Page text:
Fluid mechanical aspects of separated and vortical flow in aircraft wing aerodynamics are treated. The focus is on two wing classes: (1) large aspect-ratio wings and (2) small aspect-ratio delta-type wings. Aerodynamic design issues in general are not dealt with.
Discrete numerical simulation methods play a progressively larger role in aircraft design and development. Accordingly, in the introduction to the book the different mathematical models are considered, which underlie the aerodynamic computation methods (panel methods, RANS and scale-resolving methods). Special methods are the Euler methods, which as rather inexpensive methods embrace compressibility effects and also permit to describe lifting-wing flow.
The concept of the kinematically active and inactive vorticity content of shear layers gives insight into many flow phenomena, but also, with the second break of symmetry---the first one is due to the Kutta condition---an explanation of lifting-wing flow fields. The prerequisite is an extended definition of separation: "flow-off separation" at sharp trailing edges of class (1) wings and at sharp leading edges of class (2) wings. The vorticity-content concept, with a compatibility condition for flow-off separation at sharp edges, permits to understand the properties of the evolving trailing vortex layer and the resulting pair of trailing vortices of class (1) wings. The concept also shows that Euler methods at sharp delta or strake leading edges of class (2) wings can give reliable results.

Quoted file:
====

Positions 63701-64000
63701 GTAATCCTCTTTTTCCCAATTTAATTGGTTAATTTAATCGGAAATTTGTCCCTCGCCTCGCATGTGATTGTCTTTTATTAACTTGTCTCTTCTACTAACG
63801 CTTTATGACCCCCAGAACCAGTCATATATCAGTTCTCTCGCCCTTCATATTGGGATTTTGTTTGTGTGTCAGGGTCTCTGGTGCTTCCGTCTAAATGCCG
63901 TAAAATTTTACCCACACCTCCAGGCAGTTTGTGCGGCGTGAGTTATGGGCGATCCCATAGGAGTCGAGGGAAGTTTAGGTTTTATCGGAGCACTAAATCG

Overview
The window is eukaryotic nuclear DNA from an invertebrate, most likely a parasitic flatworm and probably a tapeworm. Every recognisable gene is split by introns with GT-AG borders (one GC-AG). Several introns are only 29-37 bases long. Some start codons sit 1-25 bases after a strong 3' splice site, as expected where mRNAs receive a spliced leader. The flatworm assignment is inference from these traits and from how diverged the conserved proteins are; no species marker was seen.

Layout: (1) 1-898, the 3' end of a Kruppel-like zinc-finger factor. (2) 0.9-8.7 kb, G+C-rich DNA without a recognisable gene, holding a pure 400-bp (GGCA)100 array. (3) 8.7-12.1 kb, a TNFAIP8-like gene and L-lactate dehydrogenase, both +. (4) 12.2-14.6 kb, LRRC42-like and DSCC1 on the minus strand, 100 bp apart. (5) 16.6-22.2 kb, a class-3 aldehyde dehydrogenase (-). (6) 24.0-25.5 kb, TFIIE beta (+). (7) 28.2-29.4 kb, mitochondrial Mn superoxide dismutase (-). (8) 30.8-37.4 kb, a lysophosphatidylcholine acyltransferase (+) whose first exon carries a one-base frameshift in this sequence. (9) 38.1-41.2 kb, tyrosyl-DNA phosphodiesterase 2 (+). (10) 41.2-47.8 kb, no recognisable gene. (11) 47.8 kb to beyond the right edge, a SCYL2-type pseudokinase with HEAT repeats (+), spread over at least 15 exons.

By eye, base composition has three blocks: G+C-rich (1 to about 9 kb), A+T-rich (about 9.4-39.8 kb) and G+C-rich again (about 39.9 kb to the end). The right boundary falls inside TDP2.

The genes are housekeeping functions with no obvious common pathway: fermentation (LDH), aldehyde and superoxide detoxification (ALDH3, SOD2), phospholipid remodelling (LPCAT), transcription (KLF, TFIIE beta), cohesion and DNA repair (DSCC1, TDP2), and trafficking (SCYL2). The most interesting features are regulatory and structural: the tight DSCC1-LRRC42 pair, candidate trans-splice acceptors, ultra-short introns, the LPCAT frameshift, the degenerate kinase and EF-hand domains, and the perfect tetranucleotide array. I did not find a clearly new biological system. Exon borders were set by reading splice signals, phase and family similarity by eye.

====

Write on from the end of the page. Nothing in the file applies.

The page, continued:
Three main topics are treated:
1) Basic Principles are considered first: boundary-layer flow, vortex theory, the vorticity content of shear layers, Euler solutions for lifting wings, the Kutta condition in reality and the topology of skin-friction and velocity fields.
2) Unit Problems treat isolated flow phenomena of the two wing classes. Capabilities of panel and Euler methods are investigated. One Unit Problem is the flow past the wing of the NASA Common Research Model. Other Unit Problems concern the lee-side vortex system appearing at the Vortex-Flow Experiment 1 and 2 sharp- and blunt-edged delta configurations, at a delta wing with partly round leading edges, and also at the Blunt Delta Wing at hypersonic speed.
3) Selected Flow Problems of the two wing classes. In short sections practical design problems are discussed. The treatment of flow past fuselages, although desirable, was not possible in the frame of this book.